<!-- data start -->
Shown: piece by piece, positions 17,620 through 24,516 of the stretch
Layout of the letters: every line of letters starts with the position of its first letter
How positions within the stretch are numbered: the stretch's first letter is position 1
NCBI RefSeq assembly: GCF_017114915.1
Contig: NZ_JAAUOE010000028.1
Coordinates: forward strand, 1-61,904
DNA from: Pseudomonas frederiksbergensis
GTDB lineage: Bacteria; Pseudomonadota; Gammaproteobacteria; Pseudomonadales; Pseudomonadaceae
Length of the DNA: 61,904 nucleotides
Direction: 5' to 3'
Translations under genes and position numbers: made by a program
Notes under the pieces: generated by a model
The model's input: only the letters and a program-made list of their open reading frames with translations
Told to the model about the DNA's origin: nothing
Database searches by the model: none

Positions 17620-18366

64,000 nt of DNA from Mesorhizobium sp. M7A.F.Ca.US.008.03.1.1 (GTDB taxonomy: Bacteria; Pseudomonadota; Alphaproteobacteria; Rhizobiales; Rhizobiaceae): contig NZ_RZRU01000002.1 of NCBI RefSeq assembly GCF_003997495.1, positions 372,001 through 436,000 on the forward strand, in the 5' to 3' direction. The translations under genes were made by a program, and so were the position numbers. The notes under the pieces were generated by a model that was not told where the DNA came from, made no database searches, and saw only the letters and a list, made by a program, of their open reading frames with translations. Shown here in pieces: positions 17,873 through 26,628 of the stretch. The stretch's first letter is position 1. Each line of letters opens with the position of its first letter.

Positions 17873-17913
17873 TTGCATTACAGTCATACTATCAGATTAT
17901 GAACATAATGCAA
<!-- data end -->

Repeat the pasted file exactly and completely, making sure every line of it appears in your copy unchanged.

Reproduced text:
Shown: piece by piece, positions 17,620 through 24,516 of the stretch
Layout of the letters: every line of letters starts with the position of its first letter
How positions within the stretch are numbered: the stretch's first letter is position 1
NCBI RefSeq assembly: GCF_017114915.1
Contig: NZ_JAAUOE010000028.1
Coordinates: forward strand, 1-61,904
DNA from: Pseudomonas frederiksbergensis
GTDB lineage: Bacteria; Pseudomonadota; Gammaproteobacteria; Pseudomonadales; Pseudomonadaceae
Length of the DNA: 61,904 nucleotides
Direction: 5' to 3'
Translations under genes and position numbers: made by a program
Notes under the pieces: generated by a model
The model's input: only the letters and a program-made list of their open reading frames with translations
Told to the model about the DNA's origin: nothing
Database searches by the model: none

Positions 17620-18366

64,000 nt of DNA from Mesorhizobium sp. M7A.F.Ca.US.008.03.1.1 (GTDB taxonomy: Bacteria; Pseudomonadota; Alphaproteobacteria; Rhizobiales; Rhizobiaceae): contig NZ_RZRU01000002.1 of NCBI RefSeq assembly GCF_003997495.1, positions 372,001 through 436,000 on the forward strand, in the 5' to 3' direction. The translations under genes were made by a program, and so were the position numbers. The notes under the pieces were generated by a model that was not told where the DNA came from, made no database searches, and saw only the letters and a list, made by a program, of their open reading frames with translations. Shown here in pieces: positions 17,873 through 26,628 of the stretch. The stretch's first letter is position 1. Each line of letters opens with the position of its first letter.

Positions 17873-17913
17873 TTGCATTACAGTCATACTATCAGATTAT
17901 GAACATAATGCAA